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Steam Train to Toowoomba

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I have always loved steam trains and a memorable trip was when I went to Toowoomba for the Carnival of Flowers in 2015. I had left early in the morning, catching a suburban train to Roma Street, where the Toowoomba train was leaving from.

On a previous trip to Toowoomba, at Helidon they had attached a second engine to the first one, to help it get up the range. This time, they attached a diesel engine instead. It was between the steam engine and the nine carriages. But there was a problem.

We went slower and slower, almost to a walking pace. The diesel was faulty. Finally, about halfway up, the train stopped altogether, the steam engine unable to pull the diesel as well as the nine carriages.

So there we sat, for 2 ½ hours, while waiting for two learner diesel engine drivers, who were practising out at Warwick, to come back and rescue us. All the food in the canteen was eaten up in the meantime, as we were supposed to have had lunch at the Railway Refreshment Rooms at Toowoomba.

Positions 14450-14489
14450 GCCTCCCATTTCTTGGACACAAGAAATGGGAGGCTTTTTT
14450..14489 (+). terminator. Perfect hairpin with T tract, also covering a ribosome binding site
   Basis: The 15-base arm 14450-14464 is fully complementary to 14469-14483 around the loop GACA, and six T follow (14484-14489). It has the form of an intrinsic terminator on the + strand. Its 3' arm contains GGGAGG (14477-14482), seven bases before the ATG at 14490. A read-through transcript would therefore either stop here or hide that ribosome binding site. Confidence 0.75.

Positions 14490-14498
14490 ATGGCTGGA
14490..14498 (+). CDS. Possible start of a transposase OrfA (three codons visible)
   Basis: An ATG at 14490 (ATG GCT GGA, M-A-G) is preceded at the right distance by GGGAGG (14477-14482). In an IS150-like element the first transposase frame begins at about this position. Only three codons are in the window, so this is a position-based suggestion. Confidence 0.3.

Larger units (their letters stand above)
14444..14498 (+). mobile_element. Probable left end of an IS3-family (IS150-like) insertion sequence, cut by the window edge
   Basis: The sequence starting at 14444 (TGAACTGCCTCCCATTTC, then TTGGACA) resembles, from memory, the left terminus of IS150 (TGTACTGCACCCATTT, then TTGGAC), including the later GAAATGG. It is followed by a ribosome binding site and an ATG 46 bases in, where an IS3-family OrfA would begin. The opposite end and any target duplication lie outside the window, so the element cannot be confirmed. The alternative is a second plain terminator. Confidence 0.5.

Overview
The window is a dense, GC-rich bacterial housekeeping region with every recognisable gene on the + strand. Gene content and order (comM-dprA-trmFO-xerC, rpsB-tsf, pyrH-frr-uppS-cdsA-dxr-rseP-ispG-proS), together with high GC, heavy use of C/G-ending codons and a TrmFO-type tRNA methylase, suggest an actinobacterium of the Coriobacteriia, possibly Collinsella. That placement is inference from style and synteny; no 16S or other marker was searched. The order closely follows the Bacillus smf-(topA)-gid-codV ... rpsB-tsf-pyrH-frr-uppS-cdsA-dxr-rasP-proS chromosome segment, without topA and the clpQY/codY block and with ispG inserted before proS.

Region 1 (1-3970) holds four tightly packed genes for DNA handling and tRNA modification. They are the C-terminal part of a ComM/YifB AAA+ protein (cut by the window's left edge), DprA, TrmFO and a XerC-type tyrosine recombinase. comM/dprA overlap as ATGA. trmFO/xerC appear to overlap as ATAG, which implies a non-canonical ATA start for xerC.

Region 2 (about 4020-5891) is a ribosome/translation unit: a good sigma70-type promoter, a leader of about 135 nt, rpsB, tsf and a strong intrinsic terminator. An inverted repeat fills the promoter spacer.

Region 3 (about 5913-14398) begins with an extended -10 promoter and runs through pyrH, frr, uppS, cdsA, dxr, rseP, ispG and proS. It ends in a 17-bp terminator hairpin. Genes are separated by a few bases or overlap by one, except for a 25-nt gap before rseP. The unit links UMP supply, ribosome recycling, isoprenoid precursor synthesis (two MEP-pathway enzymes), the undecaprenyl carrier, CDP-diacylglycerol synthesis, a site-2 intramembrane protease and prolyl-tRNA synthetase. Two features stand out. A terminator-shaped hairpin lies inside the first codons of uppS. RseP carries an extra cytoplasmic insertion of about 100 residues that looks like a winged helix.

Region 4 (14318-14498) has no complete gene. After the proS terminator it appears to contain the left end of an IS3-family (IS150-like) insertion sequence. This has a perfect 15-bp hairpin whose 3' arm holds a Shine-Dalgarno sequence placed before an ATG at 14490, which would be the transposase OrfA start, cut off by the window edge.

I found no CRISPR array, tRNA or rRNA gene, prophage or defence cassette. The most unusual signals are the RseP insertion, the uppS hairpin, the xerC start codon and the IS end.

Finally, they arrived and were hooked up to the front of the steam engine. I felt so sorry for photographers who had been waiting for hours at Spring Bluff Railway Station, to take pictures of the engine as it steamed round the bend. Instead, they were greeted by two huge diesels.

Spring Buff Railway Station

At Toowoomba, the kitchen staff were on the platform to greet us, cheering and clapping as we arrived – at 3.10 – and the parade had started at 3.00 Some people, who had paid extra to get front seats at the parade, were whisked away, and the rest of us were put on a bus to tour the gardens.

But because it was so late, we just drove around two parks, stopped at the 2nd prize- winner’s house to peer through the windows, and then drove to the 1st prize winner to wander around the truly beautiful garden. Then they took us to a café where we could buy some very welcome food.

Local people had paid to have a trip down the range to Helidon, while we went there by bus. At Helidon, they caught our bus back to Toowoomba, while we caught the train. Downhill was fine – they didn’t need the assistance of the diesel engines.

The only trouble was, we arrived at Helidon long before the train did – they’d had to uncouple the diesels, water the engine and so on. They got there at the same time we were supposed to have arrived back in Brisbane. We didn’t get back there till about 11.00 pm.

It was a very long day, but one I will remember for a very long time.

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Hazel Hillier
Hazel Hillier
Retired school teacher, Logan resident and local historian.
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